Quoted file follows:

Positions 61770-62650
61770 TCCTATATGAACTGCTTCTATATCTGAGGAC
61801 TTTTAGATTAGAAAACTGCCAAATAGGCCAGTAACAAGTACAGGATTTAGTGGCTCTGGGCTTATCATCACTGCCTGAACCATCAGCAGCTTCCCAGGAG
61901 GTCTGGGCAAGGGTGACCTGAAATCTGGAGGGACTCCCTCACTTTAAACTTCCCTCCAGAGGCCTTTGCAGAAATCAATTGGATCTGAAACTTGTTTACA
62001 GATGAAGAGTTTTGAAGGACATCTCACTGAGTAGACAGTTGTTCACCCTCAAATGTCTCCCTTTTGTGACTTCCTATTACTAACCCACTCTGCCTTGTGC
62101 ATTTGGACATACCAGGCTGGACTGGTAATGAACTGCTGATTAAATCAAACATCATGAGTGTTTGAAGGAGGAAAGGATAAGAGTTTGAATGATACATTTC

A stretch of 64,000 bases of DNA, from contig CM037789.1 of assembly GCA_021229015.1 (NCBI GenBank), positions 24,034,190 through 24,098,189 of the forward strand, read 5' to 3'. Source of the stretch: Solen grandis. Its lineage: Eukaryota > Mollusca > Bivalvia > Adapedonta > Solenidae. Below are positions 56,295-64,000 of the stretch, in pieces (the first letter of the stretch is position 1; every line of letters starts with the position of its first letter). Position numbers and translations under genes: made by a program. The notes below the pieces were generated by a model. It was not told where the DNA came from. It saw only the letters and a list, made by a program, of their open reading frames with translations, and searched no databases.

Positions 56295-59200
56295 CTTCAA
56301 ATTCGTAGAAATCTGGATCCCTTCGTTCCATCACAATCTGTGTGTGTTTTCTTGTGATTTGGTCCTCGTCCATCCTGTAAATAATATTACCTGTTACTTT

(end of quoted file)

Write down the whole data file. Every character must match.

Positions 61770-62650
61770 TCCTATATGAACTGCTTCTATATCTGAGGAC
61801 TTTTAGATTAGAAAACTGCCAAATAGGCCAGTAACAAGTACAGGATTTAGTGGCTCTGGGCTTATCATCACTGCCTGAACCATCAGCAGCTTCCCAGGAG
61901 GTCTGGGCAAGGGTGACCTGAAATCTGGAGGGACTCCCTCACTTTAAACTTCCCTCCAGAGGCCTTTGCAGAAATCAATTGGATCTGAAACTTGTTTACA
62001 GATGAAGAGTTTTGAAGGACATCTCACTGAGTAGACAGTTGTTCACCCTCAAATGTCTCCCTTTTGTGACTTCCTATTACTAACCCACTCTGCCTTGTGC
62101 ATTTGGACATACCAGGCTGGACTGGTAATGAACTGCTGATTAAATCAAACATCATGAGTGTTTGAAGGAGGAAAGGATAAGAGTTTGAATGATACATTTC

A stretch of 64,000 bases of DNA, from contig CM037789.1 of assembly GCA_021229015.1 (NCBI GenBank), positions 24,034,190 through 24,098,189 of the forward strand, read 5' to 3'. Source of the stretch: Solen grandis. Its lineage: Eukaryota > Mollusca > Bivalvia > Adapedonta > Solenidae. Below are positions 56,295-64,000 of the stretch, in pieces (the first letter of the stretch is position 1; every line of letters starts with the position of its first letter). Position numbers and translations under genes: made by a program. The notes below the pieces were generated by a model. It was not told where the DNA came from. It saw only the letters and a list, made by a program, of their open reading frames with translations, and searched no databases.

Positions 56295-59200
56295 CTTCAA
56301 ATTCGTAGAAATCTGGATCCCTTCGTTCCATCACAATCTGTGTGTGTTTTCTTGTGATTTGGTCCTCGTCCATCCTGTAAATAATATTACCTGTTACTTT